Google should check through every page it plans to list in its search engines and check they don’t contain any defamatory material. Or at least that’s what an international motor racing supremo says.
The individual is the head of the organization that runs the lucrative Formula 1 racing circuit. He made the headlines in 2008 for a series of legal battles against the News of the World tabloid newspaper for printing claims about his personal life. He failed in a bid to have the story banned before publication as a violation of human rights, but won damages in a post-publication case. The damages were for breach of privacy rather than defamation, with a later libel case in France failing.
Giving evidence to an inquiry in London about press standards, Mosley said the claims have been repeated across the Internet, along with a video billed as showing a personal and private incident, that appeared on the News of the World website; although the newspaper later took the video down, it had not been protected and was widely copied.
It was already known that Mosley’s lawyers had demanded Google remove hundreds of specific web pages repeating the allegations from its index, which Google has done. The legal fees for hunting down these sites and making the legal demands has already topped £500,000 (approx US $800,000.)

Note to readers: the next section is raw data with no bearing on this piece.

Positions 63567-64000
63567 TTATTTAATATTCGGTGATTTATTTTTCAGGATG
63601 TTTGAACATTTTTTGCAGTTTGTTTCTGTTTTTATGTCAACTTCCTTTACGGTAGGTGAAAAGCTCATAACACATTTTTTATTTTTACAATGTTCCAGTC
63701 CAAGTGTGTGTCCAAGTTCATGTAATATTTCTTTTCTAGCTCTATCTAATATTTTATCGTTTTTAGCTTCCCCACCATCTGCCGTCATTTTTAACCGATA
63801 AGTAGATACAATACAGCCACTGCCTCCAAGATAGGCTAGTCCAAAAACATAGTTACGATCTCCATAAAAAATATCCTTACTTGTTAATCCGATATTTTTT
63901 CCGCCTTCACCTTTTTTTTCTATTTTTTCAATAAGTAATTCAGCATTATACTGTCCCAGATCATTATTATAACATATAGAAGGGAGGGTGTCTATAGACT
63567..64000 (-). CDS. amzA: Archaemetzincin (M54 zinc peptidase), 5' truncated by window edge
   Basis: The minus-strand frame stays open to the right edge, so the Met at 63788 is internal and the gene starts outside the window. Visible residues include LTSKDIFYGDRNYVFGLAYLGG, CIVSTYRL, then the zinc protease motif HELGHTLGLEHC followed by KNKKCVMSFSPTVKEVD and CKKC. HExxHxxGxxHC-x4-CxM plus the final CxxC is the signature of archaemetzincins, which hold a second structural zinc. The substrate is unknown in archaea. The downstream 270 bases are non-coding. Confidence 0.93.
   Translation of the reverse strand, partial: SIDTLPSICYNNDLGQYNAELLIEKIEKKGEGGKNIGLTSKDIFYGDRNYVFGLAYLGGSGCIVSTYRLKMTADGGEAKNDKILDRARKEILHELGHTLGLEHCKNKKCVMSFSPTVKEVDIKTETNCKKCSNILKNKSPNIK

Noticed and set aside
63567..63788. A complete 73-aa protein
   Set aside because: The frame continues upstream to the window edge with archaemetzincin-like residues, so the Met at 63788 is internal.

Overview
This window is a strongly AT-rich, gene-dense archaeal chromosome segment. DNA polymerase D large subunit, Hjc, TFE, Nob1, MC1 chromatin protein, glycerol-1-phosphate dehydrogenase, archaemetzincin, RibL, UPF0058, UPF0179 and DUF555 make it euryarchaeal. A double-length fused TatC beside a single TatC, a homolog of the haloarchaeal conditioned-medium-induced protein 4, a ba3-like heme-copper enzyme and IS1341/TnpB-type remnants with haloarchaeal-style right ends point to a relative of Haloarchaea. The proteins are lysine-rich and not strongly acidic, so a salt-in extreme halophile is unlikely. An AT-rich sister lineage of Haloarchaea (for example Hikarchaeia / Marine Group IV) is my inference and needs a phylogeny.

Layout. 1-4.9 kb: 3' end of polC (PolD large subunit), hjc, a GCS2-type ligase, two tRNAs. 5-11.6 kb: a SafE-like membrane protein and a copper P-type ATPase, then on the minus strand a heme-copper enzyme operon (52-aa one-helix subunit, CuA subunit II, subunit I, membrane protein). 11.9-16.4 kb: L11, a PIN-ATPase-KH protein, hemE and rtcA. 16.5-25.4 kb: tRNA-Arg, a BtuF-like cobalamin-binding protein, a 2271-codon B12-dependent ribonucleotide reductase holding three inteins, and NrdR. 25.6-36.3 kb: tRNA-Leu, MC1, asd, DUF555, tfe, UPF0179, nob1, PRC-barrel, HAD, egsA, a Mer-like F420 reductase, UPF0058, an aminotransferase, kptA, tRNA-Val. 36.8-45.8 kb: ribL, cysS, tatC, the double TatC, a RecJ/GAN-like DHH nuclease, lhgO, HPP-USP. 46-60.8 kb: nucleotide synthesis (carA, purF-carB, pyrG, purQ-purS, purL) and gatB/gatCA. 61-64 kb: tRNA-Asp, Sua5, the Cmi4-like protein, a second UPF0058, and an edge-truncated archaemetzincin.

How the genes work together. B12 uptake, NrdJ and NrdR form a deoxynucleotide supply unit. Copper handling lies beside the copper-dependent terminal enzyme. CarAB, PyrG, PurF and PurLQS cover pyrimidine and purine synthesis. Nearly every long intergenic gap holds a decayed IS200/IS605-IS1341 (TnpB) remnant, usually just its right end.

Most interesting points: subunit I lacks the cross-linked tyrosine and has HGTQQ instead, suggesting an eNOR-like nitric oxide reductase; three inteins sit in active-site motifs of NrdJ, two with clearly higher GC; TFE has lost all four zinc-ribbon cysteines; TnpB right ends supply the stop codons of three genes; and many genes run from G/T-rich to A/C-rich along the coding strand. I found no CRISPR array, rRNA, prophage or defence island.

However, during his evidence, Mosley revealed that he is also taking the company to court in France and Germany demanding that it block any and all sites that contain the allegations. He’s also threatened to take the case to the United States.
Such a move would mean Google not only had to vet every site before it appeared in the index, but would have to continue monitoring the several billion sites in the index to make sure the defamatory material did not appear.
Google has responded by saying it has no control over what appears on websites. It says it will only remove pages that contain illegal material if and when court orders it to do so.
[Source: The Guardian]